Bitcoin Conference coming to College Station virtually, talking technology, business, finance, law and regulation

COLLEGE STATION (CW39) The interest in Bitcoin has not slowed down and people around the world are still jumping on board. That’s why Texas A&M University hopes to help educate everyone about the Bitcoin and is hosting a conference to do just that .

The Bitcoin Conference takes place April 16-17 and is hosted by the Mays Innovation Research Center, a center of excellence within Mays Business School at Texas A&M University. This mostly virtual event will feature speakers from academia, industry and government, plus experts representing numerous aspects of the cryptocurrency Bitcoin

The conference, which will be held via Zoom but with an in-person option on April 17, will address topics such as Bitcoin’s economic foundations, underlying technology, business and finance, and the law/policy/regulatory landscape.

Texas A&M University

“Bitcoin is one of the most radical innovations of our time, so it is appropriate that the Center convene a healthy debate on Bitcoin from all angles,” said Center Director Korok Ray.

Bitcoin, created in 2009 by an unknown person, is the first cryptocurrency. The digital currency is bought and sold anonymously, usually through exchanges such as Coinbase, without the need for banks or other intermediaries. The supply is limited to 21 million coins.

“Bitcoin is now reaching widespread adoption and attention from institutional investors and corporations in addition to retail investors,” Ray said. “This attention is at least partly in response to the current low interest rate policies of the Federal Reserve.”

There is considerable debate among investment professionals regarding the fundamental value of Bitcoin. Some market participants expect Bitcoin`s value to continue to rise, reflecting an increase in competition for a limited number of coins. Others are more conservative in their predictions, pointing to significant regulatory risk and to the fact that, contrary to other financial assets, acquiring Bitcoin does not confer their holder a claim on a commodity, on a precious metal, or on the cashflow of any other asset.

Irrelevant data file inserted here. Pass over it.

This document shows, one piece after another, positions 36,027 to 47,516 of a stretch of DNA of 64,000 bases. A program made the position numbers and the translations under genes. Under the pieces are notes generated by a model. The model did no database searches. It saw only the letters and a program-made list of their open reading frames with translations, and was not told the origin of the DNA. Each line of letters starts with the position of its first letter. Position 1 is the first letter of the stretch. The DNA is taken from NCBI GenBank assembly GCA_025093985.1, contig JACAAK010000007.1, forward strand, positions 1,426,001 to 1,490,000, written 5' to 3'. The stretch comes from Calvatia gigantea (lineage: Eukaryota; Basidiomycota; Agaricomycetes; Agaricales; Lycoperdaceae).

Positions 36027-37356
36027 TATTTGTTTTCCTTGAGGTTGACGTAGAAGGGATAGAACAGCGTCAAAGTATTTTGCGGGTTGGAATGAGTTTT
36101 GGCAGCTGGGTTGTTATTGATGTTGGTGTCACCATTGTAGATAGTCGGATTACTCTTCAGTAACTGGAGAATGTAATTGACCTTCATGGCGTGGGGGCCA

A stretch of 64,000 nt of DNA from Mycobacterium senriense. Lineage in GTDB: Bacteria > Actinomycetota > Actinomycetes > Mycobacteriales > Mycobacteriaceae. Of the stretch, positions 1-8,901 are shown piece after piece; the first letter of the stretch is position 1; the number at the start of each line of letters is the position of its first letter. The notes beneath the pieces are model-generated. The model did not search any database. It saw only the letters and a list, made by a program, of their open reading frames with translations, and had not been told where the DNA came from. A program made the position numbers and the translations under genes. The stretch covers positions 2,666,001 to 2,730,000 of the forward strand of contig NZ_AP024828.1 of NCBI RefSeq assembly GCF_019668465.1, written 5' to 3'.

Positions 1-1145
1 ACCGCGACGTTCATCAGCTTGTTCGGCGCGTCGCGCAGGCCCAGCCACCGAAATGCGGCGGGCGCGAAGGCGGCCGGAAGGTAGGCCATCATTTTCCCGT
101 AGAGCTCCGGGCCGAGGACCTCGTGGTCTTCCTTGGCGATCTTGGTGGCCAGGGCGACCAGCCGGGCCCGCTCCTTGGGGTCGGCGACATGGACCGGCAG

Ray said conference participants will better understand what Bitcoin is and how it works, as well as its possibilities, limitations, and future prospects.

The conference idea came from conversations between Mays Business School faculty, including Ray, and Grant Weston, Texas A&M Bitcoin Club president.

“I founded the Texas A&M Bitcoin Club with my roommate Matt Lohstroh to create a community around Bitcoin,” said Weston, a senior busines honors major. “Students need to know about the opportunities that are out there. The Bitcoin space is still so small. Every new participant makes a difference.”

Featured speakers will include Ray Dalio of Bridgewater Associates; Tim Draper of Draper Fisher Jurvetson; Michael Saylor of MicroStrategy; Bill Miller of Miller Value Partners; Pete Briger of Fortress Investment Group; Glenn Hutchins of Silver Lake Partners; Rob Kaplan of the Federal Reserve Bank of Dallas; Dawn Stump of the Commodities Futures Trading Commission; Nobel Laureate Eric Maskin of Harvard; and more

For more information and to sign up, got to the TAMU Registration Site.